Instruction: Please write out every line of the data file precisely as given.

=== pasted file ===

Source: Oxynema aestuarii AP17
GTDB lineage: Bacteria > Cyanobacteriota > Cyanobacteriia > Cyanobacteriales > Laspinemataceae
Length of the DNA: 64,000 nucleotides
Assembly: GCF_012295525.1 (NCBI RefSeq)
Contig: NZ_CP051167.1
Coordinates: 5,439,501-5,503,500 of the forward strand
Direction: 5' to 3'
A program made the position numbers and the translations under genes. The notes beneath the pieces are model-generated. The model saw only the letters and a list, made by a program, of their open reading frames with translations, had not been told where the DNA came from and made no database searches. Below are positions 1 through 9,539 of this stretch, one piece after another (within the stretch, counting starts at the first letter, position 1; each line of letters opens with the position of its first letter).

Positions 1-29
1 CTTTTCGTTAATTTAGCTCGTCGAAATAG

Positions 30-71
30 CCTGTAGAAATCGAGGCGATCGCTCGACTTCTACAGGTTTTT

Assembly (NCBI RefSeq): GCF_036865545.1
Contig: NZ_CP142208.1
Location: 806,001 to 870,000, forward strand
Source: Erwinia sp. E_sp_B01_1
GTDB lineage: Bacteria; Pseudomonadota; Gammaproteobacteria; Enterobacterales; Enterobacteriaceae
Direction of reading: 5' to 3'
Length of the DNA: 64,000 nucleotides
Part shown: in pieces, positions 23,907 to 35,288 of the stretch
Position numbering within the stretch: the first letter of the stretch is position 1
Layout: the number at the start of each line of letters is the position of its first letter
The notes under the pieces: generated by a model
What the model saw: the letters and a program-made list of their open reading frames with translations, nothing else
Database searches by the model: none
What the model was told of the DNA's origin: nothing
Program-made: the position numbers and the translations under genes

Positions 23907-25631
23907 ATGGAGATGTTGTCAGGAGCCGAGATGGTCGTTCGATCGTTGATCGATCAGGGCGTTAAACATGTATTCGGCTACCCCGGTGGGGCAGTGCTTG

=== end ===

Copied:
Source: Oxynema aestuarii AP17
GTDB lineage: Bacteria > Cyanobacteriota > Cyanobacteriia > Cyanobacteriales > Laspinemataceae
Length of the DNA: 64,000 nucleotides
Assembly: GCF_012295525.1 (NCBI RefSeq)
Contig: NZ_CP051167.1
Coordinates: 5,439,501-5,503,500 of the forward strand
Direction: 5' to 3'
A program made the position numbers and the translations under genes. The notes beneath the pieces are model-generated. The model saw only the letters and a list, made by a program, of their open reading frames with translations, had not been told where the DNA came from and made no database searches. Below are positions 1 through 9,539 of this stretch, one piece after another (within the stretch, counting starts at the first letter, position 1; each line of letters opens with the position of its first letter).

Positions 1-29
1 CTTTTCGTTAATTTAGCTCGTCGAAATAG

Positions 30-71
30 CCTGTAGAAATCGAGGCGATCGCTCGACTTCTACAGGTTTTT

Assembly (NCBI RefSeq): GCF_036865545.1
Contig: NZ_CP142208.1
Location: 806,001 to 870,000, forward strand
Source: Erwinia sp. E_sp_B01_1
GTDB lineage: Bacteria; Pseudomonadota; Gammaproteobacteria; Enterobacterales; Enterobacteriaceae
Direction of reading: 5' to 3'
Length of the DNA: 64,000 nucleotides
Part shown: in pieces, positions 23,907 to 35,288 of the stretch
Position numbering within the stretch: the first letter of the stretch is position 1
Layout: the number at the start of each line of letters is the position of its first letter
The notes under the pieces: generated by a model
What the model saw: the letters and a program-made list of their open reading frames with translations, nothing else
Database searches by the model: none
What the model was told of the DNA's origin: nothing
Program-made: the position numbers and the translations under genes

Positions 23907-25631
23907 ATGGAGATGTTGTCAGGAGCCGAGATGGTCGTTCGATCGTTGATCGATCAGGGCGTTAAACATGTATTCGGCTACCCCGGTGGGGCAGTGCTTG